THE LONGEST DAY is the story of D-Day, the Allied invasion of Normandy on June 6, 1944. Like TORA!, it presents two different perspectives, the Allies and the Germans (and within the Allies viewpoint, the British and American storylines are kept mostly separate until near the end). It also relies on subtitles for the German speakers and to identify historical figures such as Eisenhower and Rommel. The actual recreation of the storming of the beaches (and the paratroopers activities the night before) is done very well. Unlike TORA!, this film has fictional characters whom we meet and learn a bit about, so we have some emotional investment in them as people. Unfortunately, this winds up being a bit of a liability as there just too many characters introduced. Many if not most of them only have one or two scenes, and the fact that a star-studded cast is used (over 20 "name" actors including Sean Connery, Roddy McDowell, Rod Steiger, Robert Mitchum, Henry Fonda, Robert Wagner, Richard Burton, and John Wayne) is a bit distracting. Instead of caring about them as characters, we're busy waiting for the next celebrity to pop up. There's also the overly-dramatic dialogue, reminiscent of movies of the 30s and 40s. For example, when Richard Burton enters a mess hall in a dazed state and is asked by someone if he knows the whereabouts of another pilot, Burton replies, "Yes… (long dramatic pause) … He's at the bottom of the Channel."

Still, once you get used to this, the action moves along nicely and the production values are quite good. John Wayne is basically playing John Wayne, at which he excels. Richard Beymer, the romantic lead in WEST SIDE STORY (pictured with Richard Burton), is almost laughably bad as a cocky young soldier, but he gets a good scene at the end when, lost and alone in the French countryside, he stumbles across Burton, who's alive and who has killed a German sniper but who has been seriously wounded in the leg. Burton gets what might be seen as the "punch line" of the movie when he says to Beymer, "He's dead, I'm crippled, you're lost. Do you suppose war is always like this?" Though the beach landing scenes are not nearly as impressive those in SAVING PRIVATE RYAN over 30 years later, they look real enough, and the tracking shots following the soldiers out of the boats through the water to the beach are effective. My favorite parts of the film follow the French Resistance members in the villages and the Allied paratroopers who parachute in the night before, with a particularly good scene showing the invasion of the village of Sainte-Mare-Eglise.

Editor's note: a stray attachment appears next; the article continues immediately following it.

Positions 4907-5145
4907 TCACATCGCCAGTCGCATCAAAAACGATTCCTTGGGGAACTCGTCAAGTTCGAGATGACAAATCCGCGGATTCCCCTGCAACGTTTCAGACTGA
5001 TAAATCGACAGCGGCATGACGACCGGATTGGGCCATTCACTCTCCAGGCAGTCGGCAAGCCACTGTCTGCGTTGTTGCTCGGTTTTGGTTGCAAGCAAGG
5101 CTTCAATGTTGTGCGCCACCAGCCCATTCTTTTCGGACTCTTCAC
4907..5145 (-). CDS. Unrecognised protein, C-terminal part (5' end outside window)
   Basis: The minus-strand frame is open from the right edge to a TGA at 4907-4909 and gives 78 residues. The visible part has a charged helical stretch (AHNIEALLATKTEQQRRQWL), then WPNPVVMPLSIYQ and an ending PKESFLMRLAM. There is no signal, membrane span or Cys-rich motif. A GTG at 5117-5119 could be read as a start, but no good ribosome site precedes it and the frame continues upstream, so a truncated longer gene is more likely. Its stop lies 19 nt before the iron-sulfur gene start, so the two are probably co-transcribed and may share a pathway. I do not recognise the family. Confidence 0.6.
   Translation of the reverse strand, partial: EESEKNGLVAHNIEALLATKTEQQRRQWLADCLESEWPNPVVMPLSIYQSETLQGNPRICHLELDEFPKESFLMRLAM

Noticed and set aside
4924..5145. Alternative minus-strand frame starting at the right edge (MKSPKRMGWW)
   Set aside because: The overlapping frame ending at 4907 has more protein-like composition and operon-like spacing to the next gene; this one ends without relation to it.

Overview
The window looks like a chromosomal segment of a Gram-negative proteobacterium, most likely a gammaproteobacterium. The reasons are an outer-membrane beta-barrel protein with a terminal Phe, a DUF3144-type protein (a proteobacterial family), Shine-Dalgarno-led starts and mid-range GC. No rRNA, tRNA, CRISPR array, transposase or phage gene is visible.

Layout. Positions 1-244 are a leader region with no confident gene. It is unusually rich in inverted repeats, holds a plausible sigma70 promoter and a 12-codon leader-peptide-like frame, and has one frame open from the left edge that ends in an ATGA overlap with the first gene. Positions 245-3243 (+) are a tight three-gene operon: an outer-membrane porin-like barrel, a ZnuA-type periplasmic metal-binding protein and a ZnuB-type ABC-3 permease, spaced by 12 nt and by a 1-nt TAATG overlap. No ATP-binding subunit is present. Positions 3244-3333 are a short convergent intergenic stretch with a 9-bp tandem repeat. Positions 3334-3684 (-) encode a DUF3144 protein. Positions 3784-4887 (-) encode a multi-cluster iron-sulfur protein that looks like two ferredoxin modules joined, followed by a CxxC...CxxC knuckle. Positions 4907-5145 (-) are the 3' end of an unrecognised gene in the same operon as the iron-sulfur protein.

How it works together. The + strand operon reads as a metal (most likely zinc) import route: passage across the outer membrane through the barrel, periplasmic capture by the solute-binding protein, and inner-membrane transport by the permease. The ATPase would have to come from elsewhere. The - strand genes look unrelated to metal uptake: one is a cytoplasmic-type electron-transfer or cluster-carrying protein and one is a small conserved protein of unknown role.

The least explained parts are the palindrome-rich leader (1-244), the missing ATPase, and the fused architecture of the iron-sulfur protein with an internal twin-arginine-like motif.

The other thing to consider is that this film was actually made first, in 1962, near the end of the classic Hollywood era. It was likely the first epic war film (in terms of money spent, actors and resources used, and length--almost three hours), coming as it did after a long series of war movies that focused on small groups of men in smaller, more intimate circumstances, and it set up the formula that TORA! TORA! TORA! used eight years later. I reviewed them in reverse order because that's how I watched them. Even though the later film had better effects and cinematography (and color), it’s the earlier black & white film I think I'd return to first, as it did a better job of engaging the emotions, and making the agonies and rewards of war more understandable. Still, both are worth seeing. [DVD]

No comments: